In her New York Times opinion column, Jennifer Finney Boylan wrote about her relationship with her beloved dog Indigo, and the tear-jerking column went viral. Good Boy uses that column as a springboard for a book that is part-memoir and part-exploration of masculinity and femininity, in the context of a man’s, and now a woman’s, best friends.
We sat down with Boylan to chat about her most beloved dogs, what makes this memoir unique, and her next book.
Celadon Books: Tell us how you came up with the idea for Good Boy.
Jennifer Finney Boylan: Dogs help us understand ourselves: who we are, who we’ve been. They teach us what it means to love, and to be loved. They bear witness to our joys and sorrows; they lick the tears from our faces. And when our backs are turned, they steal a whole roasted chicken off the supper table.
If you want to know what lies in someone’s heart, ask their dog.
Dogs also enable us to express a kind of love that sometimes we’re too awkward or uncertain to share with other people. I think this is especially true for boys and men, for whom love can be particularly hard to express. As a transgender woman who began life as a boy, it’s in the dogs that I owned pre-transition that I can now best understand men, and the person I once was, a long time ago.
I look upon boyhood now the way an emigrant might look upon the distant country of her birth. There are times I can’t even quite remember what that country was like. But I remember the dogs: There were the mulish Dalmatians of my childhood and adolescence; there was an uncontrollable, joyful mutt named Matt during my college years; there was a deeply neurotic Labrador during my twenties, a dog who chewed on her own paws with such abandon you’d think they were a delicacy rarer than clams casino. And as a young husband there was Alex, the Gordon setter, who knew me better, in some ways, than I knew myself.
All of those dogs helped me through a difficult life, by showing me the meaning of loyalty and of love.
This is a memoir of the seven boys and men I once was, as reflected in the seven dogs I owned at each stage of my life. To paraphrase Charlie Kaufman, We wuff what we wuff. Not what wuffs us.
CB: Is there one dog you loved the most? Or is that like trying to pick a favorite child?
JFB: I’ve had good dogs and bad dogs, but the dog I might be fondest of is a black lab named Ranger, who passed away at age 15. He was there when my children were toddlers; he was there the day they left for college. My life has been a series of strange adventures and accidents—a whole universe of unexpected variables. But Ranger was the constant.
CB: In Good Boy, you state: Time heals some of the wounds that the world gives us, but not all of them, and some we keep forever. Incredibly, a few hurt more, the longer ago they happened. What period of your life was the hardest to revisit while writing this book?
JFB: In my mid-twenties, I wasn’t sure I was going to survive my life; I knew I was trans, but I had no idea how to come out and exist in the world. I had a relationship that was circling the drain. And my father was dying. That era came to a head when I drove up to Nova Scotia, with the intention of jumping off a cliff into the cold Atlantic. And yet, something gave me hope, something helped me understand that if there is trouble and loss in this world there is also great joy. I had a dog named Brown that came to me in the heart of that troubled time one night and put her head on my lap. This is the dog that chewed her paws. I thought of the words from scripture, slightly altered: Whoever lives in love lives in Dog, and Dog in him.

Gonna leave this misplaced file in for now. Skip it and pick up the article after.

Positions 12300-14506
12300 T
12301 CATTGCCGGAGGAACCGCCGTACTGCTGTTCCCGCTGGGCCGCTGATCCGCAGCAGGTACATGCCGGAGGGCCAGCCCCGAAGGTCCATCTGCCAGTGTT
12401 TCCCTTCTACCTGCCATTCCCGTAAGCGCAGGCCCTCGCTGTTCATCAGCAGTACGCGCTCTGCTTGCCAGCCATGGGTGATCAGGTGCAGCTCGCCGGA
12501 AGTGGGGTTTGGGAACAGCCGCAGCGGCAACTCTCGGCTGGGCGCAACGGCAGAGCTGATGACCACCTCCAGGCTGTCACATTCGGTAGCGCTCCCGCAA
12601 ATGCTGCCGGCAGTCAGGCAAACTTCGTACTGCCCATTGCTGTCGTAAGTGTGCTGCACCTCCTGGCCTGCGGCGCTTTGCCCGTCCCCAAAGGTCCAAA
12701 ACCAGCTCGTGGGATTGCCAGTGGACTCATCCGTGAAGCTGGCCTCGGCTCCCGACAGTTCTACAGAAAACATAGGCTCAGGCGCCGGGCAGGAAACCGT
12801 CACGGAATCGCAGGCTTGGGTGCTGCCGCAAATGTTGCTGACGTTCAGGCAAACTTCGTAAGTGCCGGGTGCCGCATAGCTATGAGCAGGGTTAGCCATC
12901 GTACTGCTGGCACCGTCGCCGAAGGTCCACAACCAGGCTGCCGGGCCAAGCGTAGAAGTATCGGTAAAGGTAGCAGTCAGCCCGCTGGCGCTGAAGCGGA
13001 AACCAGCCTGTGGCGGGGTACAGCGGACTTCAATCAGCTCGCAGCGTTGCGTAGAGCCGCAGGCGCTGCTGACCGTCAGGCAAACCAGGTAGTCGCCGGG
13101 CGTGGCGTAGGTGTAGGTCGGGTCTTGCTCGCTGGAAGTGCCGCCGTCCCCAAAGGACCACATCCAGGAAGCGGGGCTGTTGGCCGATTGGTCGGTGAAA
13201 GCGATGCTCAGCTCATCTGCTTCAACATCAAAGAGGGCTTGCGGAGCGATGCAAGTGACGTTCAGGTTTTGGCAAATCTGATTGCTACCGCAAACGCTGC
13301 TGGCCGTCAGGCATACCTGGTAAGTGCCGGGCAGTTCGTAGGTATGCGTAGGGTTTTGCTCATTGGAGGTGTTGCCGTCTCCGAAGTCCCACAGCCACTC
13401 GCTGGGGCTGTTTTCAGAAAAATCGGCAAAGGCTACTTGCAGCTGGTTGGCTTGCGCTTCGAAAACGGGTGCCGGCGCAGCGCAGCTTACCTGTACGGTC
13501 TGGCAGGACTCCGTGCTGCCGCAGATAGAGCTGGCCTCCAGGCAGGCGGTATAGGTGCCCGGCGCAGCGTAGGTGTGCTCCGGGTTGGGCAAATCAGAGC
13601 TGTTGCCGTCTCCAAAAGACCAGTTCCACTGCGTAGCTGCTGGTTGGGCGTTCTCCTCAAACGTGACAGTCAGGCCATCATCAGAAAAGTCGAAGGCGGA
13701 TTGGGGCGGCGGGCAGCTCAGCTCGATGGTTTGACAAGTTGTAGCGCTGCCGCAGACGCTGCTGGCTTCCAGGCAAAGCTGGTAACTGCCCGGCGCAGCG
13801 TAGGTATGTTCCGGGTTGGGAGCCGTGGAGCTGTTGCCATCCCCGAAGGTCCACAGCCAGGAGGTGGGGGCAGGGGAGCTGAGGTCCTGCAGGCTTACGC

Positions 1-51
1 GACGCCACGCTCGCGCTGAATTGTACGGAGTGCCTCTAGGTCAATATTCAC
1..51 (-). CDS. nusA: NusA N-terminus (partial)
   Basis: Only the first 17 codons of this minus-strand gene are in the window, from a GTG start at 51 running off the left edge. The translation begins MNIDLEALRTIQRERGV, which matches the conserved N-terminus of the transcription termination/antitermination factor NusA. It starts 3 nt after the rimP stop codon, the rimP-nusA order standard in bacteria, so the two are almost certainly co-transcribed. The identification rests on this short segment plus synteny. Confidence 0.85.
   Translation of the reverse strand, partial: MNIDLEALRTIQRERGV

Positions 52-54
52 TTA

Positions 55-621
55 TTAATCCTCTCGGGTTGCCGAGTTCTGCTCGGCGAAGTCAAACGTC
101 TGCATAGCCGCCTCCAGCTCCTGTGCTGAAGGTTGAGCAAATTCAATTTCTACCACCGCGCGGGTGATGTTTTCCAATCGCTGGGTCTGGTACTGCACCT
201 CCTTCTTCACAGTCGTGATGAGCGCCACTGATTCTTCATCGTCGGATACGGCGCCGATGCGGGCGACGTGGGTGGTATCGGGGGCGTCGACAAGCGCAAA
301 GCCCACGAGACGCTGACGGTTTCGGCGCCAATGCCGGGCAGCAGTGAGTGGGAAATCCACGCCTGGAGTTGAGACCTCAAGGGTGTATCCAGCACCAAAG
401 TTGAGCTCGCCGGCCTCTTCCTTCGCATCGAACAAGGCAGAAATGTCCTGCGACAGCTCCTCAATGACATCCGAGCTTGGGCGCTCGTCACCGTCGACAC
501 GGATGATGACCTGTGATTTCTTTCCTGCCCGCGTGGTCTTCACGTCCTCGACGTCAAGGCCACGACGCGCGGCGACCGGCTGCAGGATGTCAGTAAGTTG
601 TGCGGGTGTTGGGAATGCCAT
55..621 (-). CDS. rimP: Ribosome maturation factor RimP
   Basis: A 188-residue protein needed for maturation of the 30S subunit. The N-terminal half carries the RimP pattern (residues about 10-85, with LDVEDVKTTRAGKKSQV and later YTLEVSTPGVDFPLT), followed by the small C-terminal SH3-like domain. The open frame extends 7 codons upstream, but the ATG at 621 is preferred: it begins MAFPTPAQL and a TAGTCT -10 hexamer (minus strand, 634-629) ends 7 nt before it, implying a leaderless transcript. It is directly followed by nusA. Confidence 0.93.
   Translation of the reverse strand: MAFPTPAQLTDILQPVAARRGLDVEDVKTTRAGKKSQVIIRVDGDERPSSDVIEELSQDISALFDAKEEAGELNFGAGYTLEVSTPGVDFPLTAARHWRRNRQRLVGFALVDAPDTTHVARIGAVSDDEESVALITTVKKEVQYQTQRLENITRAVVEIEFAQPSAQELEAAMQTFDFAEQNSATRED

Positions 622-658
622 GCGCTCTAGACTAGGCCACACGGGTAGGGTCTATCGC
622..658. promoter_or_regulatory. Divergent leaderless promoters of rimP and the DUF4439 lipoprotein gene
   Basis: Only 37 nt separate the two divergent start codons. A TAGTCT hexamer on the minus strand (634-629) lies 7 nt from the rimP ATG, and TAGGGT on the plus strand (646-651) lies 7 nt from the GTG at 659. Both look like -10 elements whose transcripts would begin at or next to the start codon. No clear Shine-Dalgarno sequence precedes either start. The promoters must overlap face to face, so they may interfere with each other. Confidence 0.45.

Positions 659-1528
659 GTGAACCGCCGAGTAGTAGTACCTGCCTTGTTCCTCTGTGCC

CB: You’ve written 15 books, including three memoirs. What makes this one unique?
JFB: I’ve focused on my life as a transgender woman in previous works—this time I’m trying to focus on my life as a boy and as a young man, trying to understand what the connection is between the person I was and the woman I became. And while I understand that my circumstances are unusual, perhaps, that question—how do we connect our present with our past—is one that everyone asks. And one way to make peace with the past is to see what connects who you are with who you’ve been. For me, part of what makes that connection is love, and the love I’ve had for my dogs in particular.
CB: Your writing has made such a significant impact inside and outside the trans community. What message do you hope people take away from Good Boy?
JFB: I understand that many trans women don’t feel like they ever had a male past, that once they were old enough to achieve some agency over their lives, they became themselves. I respect that–but my own experience was different; I did live a boy’s life for almost 40 years, at least on the outside. I’m hoping that people will understand that having a boyhood then makes me no less female now. I’m hoping that in the story of a woman and her dogs, people will see someone very familiar, even if in extraordinary circumstances, and in so doing recognize the humanity of transgender people, and feel a sense of connection and compassion.
CB: Can you tell us what you’re working on next?
JFB: Well, as a baker, I was tempted at first to write a history of pizza, entitled A Slice of Life. Instead, I want to write a history of the transgender movement, showing the long struggle for equality from its origins to the “Tipping Point” of the current decade. It will be a personal story, since I witnessed so much of the recent history first hand; but it will also show the danger that our people, and our movement, find themselves in now, as forces allied against us become more powerful and more cruel. I am hoping to tell the stories that will show that the arc of history is long, and that it bends toward justice. I am hoping to show that with humor, and hope, and fire, we will in time prevail.